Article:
Black Police Chief Loses Race Discrimination Claim

Robert Herbert became the Police Chief for the City of Forest Hill, Texas in 1994. In 1998, seven months after giving Herbert a “glowing” performance evaluation, David Vestal, the City Manager, demoted Herbert to the position of sergeant. Herbert, who is African-American, responded with a race discrimination lawsuit.

Herbert claimed that the City’s asserted reason for terminating him – his inadequate job performance – was a pretext for discrimination. The Texas Court of Appeals found that Herbert was unable to prove a prima facie case that the City’s decision was pretextual.

The Court noted that “there is no evidence that Vestal generally disliked blacks or that he ever made any racially-motivated statements. Herbert’s permanent replacement was black.”

Herbert argued that similarly-situated white males were treated differently than he was, pointing to a white director of public works who was not fired after complaints of sexual harassment had been filed against him. The Court found the incident cited by Herbert as “factually distinct” from Herbert’s situation. The Court observed that the other incident “was based on allegations of sexual harassment rather than poor job performance. The director of public works was otherwise efficient at his job, had a complaint-free administration of his department, and had a generally professional demeanor.”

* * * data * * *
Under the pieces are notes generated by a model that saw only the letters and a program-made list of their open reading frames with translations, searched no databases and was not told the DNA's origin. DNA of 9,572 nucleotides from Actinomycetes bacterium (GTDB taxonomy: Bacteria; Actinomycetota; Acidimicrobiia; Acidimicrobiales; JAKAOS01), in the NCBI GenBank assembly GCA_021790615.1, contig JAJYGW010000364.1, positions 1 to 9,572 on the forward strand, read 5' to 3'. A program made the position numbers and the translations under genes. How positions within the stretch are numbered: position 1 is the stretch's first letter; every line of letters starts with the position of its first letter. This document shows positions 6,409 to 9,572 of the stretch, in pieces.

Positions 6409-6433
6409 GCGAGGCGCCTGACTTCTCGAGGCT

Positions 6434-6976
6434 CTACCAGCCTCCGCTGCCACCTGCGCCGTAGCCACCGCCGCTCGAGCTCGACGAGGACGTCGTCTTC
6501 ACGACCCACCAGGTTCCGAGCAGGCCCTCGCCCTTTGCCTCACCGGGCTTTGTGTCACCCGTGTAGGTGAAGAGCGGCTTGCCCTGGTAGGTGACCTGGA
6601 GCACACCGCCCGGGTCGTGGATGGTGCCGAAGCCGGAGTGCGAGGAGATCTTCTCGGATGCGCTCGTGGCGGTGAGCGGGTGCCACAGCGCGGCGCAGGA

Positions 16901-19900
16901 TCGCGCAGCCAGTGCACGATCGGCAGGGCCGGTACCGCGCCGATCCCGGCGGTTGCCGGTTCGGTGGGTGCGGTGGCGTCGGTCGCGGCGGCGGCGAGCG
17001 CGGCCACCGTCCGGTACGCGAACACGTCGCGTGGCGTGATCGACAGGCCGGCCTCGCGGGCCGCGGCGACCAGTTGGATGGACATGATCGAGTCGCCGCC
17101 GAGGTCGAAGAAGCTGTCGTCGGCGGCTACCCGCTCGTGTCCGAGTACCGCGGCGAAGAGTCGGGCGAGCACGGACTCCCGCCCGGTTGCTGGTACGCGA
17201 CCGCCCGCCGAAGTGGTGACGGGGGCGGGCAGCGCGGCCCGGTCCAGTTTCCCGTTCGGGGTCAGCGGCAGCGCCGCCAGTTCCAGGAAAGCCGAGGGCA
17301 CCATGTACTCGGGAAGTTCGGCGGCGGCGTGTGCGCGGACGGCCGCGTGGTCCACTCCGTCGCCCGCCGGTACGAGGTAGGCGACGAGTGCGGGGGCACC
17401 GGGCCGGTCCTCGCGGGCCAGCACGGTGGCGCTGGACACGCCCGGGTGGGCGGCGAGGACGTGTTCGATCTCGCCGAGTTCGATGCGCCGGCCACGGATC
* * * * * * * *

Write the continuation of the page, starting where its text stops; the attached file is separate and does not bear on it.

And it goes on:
Finally, Herbert pointed to his “glowing” performance evaluation as evidence that the City could not be said to have believed that he was performing in his job inadequately. The Court disagreed, noting that the performance evaluation was concluded over seven months before the decision to remove Herbert from the position of Police Chief. The Court held that “loss of confidence caused by an employee’s job performance has been held to be a legitimate nondiscriminatory reason. Here, a sergeant and another officer complained about an abusive rebuke the sergeant received from Herbert in the presence of other personnel. A detective from an independent law enforcement agency investigated the incident and sustained the complaint, also noting Herbert’s lack of cooperation by refusing to meet with him. Herbert failed to complete his Department’s budget proposal on time. Herbert failed to adequately supervise the animal control office, responded unprofessionally to the City Manager’s directive for a police property room audit, and did not decrease the high turnover rate in the Department. All of these facts led to Vestal’s decision to remove Herbert from the position of Police Chief.”

Herbert v. City of Forest Hill, Texas, 2006 WL 668713 (Tex.App. 2006).

This article appears in the December 2006 issue